Setting Up the Development Version of R

August 28, 2012

My coworkers at Fred Hutchinson regularly use the development version of R (i.e., R-devel) and have urged me to do the same. This post details how I have set up the development version of R on our Linux server, which I use remotely because it is much faster than my Mac.

First, I downloaded the R-devel source into ~/local/, which is short for /home/jramey/local/ via Subversion, configured my installation, and compiled the source. I recommend these Subversion tips if you are building from source. Here are the commands to install R-devel.

svn co https://svn.r-project.org/R/trunk ~/local/R-devel
cd ~/local/R-devel
./tools/rsync-recommended
./configure --prefix=/home/jramey/local/
make
make install

The third command downloads the recommended R packages and is crucial because the source for the recommended R packages is not included in the SVN repository. For more about this, go here.

We have the release version (currently, it is 2.15.1) installed in /usr/local/bin. But the goal here is to give priority to R-devel. So, I add the following to my ~/.bashrc file:

PATH=~/local/bin:$PATH
export PATH

# Never save or restore when running R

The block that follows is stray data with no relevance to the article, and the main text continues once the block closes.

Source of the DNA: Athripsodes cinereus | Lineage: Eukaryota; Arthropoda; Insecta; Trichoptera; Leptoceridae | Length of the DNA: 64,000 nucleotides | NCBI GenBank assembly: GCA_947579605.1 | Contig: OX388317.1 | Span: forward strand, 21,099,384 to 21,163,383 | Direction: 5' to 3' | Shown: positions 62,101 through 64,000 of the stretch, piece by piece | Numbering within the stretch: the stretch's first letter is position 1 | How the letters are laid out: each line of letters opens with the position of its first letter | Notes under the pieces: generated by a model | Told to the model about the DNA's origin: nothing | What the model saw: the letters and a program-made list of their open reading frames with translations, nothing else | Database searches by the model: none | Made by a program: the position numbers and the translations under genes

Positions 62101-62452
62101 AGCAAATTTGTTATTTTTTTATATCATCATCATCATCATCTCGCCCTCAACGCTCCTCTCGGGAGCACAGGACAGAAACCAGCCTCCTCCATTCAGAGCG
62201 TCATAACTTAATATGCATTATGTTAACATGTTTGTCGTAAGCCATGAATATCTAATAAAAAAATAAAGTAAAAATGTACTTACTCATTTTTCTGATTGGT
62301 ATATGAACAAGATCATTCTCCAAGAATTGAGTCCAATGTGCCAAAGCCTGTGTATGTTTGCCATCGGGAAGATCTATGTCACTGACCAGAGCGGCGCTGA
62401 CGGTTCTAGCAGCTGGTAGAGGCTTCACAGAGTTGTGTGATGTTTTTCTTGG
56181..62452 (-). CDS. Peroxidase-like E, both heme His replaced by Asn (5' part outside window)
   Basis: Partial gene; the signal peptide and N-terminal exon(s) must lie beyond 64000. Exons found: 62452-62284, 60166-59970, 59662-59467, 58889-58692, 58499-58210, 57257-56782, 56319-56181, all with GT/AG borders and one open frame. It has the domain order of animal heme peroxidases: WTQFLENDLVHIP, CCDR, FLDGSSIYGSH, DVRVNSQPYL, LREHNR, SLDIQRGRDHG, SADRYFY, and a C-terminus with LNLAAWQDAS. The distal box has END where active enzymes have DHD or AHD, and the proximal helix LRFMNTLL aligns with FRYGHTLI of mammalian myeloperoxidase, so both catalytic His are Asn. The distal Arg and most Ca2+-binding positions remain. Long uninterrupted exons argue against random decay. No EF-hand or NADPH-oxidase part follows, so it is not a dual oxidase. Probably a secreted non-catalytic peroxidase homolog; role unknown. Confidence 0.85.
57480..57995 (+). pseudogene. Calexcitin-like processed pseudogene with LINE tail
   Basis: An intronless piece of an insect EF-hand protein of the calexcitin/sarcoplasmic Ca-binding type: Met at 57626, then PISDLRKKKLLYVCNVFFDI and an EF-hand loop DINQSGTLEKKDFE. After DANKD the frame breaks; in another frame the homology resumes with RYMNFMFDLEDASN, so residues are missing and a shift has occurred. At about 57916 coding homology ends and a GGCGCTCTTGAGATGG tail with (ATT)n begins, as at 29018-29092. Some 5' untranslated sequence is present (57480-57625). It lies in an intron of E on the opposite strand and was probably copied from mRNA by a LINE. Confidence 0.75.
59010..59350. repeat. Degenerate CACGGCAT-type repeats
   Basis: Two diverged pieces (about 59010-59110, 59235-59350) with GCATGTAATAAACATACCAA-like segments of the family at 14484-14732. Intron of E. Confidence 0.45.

alias R='R --no-save --no-restore-data --quiet'

Notice that the last line that I add to my ~/.bashrc file is to load R-devel quietly without saving or restoring.

Next, I install the R packages that I use the most.

install.packages(c('devtools', 'ProjectTemplate', 'knitr', 'ggplot2', 'reshape2',
                   'plyr', 'Rcpp', 'mvtnorm', 'caret'), dep = TRUE)

Here is my .Rprofile file:

.First <- function() {
  options(
    repos = c(CRAN = "http://cran.fhcrc.org/"),
    browserNLdisabled = TRUE,
    deparse.max.lines = 2
  )
}

# This code is copied directly from ?savehistory
# It saves the history of commands from interactive sessions to my home path
# when R is closed.
.Last <- function() {
  if (interactive()) try(savehistory("~/.Rhistory"))
}

if (interactive()) {
  suppressMessages(require(devtools))
}

Finally, my coworkers focus on flow cytometry data, and our group maintains several Bioconductor packages related to this type of data. To install the majority of them, we simply install the flowWorkspace package in R:

source("http://bioconductor.org/biocLite.R")
biocLite("flowWorkspace")

comments powered by Disqus